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From Glen Daniels <>
Subject Features and Modules and Bindings, oh my!
Date Wed, 04 Dec 2002 21:45:23 GMT

Thanks James for slicing out the FeatureEnabled thing for now, I appreciate it.

While we're on the topic, I'll squirt out this very brief version of how I envision this stuff
working.  A full understanding / explanation of this entails grokking the SOAP 1.2 extensibility
model, including URI-named Features/Properties/Bindings/Modules.


Bindings and Modules are the concrete things which can implement Features.

A Binding is the equivalent of an Axis Transport, but named with a URI instead of a generic
string.  There are server side and client side Bindings.

A Module is a registered component, also named with a URI, which implements some functionality
using SOAP headers.  A Module is typically distributed as a jar containing a Module class,
some metadata, and zero or more Handlers.

There is a registry of available Bindings

There is a registry of available Modules (perhaps discoverable jars sitting in a /modules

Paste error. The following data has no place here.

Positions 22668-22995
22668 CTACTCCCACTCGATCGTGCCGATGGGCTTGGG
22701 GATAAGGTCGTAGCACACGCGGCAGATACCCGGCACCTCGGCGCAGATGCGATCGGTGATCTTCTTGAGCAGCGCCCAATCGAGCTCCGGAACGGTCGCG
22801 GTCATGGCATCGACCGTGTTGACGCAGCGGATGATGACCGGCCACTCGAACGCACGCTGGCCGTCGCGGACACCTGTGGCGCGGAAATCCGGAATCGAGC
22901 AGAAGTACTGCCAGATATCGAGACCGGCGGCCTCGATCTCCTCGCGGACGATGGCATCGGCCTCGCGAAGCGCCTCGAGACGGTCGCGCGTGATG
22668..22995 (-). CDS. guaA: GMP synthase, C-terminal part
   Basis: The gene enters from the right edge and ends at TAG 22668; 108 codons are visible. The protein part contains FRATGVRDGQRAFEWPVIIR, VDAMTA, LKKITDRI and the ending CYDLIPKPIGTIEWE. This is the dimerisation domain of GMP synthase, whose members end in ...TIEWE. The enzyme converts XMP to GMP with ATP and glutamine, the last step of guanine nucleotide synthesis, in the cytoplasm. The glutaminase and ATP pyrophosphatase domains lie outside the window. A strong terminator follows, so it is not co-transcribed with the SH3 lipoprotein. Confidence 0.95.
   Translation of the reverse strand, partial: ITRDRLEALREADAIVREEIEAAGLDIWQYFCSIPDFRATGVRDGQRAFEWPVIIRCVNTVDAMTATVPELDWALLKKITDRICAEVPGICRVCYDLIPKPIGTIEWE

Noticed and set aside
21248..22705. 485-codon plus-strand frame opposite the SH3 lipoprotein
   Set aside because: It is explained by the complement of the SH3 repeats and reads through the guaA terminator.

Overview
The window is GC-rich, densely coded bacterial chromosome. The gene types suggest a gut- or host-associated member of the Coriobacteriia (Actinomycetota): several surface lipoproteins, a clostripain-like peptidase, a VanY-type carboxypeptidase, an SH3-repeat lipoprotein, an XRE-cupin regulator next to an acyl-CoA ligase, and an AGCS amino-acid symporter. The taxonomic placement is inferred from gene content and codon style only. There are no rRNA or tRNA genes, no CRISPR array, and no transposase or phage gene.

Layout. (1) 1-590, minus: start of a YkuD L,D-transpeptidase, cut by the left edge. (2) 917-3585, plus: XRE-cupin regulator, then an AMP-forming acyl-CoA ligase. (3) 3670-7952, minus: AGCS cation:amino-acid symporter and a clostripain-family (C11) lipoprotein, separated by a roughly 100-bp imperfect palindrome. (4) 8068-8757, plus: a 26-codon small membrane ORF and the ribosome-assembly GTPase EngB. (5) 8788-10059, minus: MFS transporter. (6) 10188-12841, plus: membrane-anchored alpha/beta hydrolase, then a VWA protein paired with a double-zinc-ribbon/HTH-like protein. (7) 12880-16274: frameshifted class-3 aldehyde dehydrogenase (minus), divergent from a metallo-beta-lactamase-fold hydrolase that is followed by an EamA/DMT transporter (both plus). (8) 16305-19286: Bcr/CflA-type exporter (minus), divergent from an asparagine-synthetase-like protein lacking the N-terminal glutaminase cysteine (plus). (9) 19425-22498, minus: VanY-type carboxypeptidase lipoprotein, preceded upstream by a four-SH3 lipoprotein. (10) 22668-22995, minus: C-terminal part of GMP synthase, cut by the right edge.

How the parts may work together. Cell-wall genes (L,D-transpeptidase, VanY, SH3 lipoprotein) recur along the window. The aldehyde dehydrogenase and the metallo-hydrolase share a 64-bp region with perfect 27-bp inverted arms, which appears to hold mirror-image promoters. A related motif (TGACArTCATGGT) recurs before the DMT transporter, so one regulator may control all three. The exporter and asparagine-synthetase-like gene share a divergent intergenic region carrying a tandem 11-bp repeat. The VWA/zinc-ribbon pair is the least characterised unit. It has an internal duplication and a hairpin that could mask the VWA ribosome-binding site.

* know how to deploy Handlers into global or service flows in order to satisfy their needs

* expose an optional "friendly" API to control the functionality in a clean way

So a couple of brief scenarios here:

1) WSDL processing

- We see something like <soap:module uri="http://foo/securityModule" required="true"/>

- We go look in our Module registry to see if we have the desired Module.  If so, we hook
it into the generated stub/server-impl.  This means Handlers automatically get deployed, and
APIs are set up appropriately to control the Module.

- If there are property values indicated in the WSDL, we simply map those directly to properties
on the Stub or the SOAPService so they're available to the runtime.

- Same thing for bindings

2) Using / tweaking a Module

Call call = getCallFromSomewhere();
MyCustomModule module = (MyCustomModule)ModuleRegistry.getModule(uri);
module.setSpecialThingy(5); // These are custom APIs to make using
module.setSecurityLevel(3); // this particular Module more intuitive.


There's more, but them's the basics.  We do need something very much like James' FeatureEnabled
interface, which Binding and Module would both implement.  I'm not sure that disable/enable
functionality is appropriate there, and I'd call it something like FeatureProvider or FeatureSource.
 There's a lot of further discussion to be had here.


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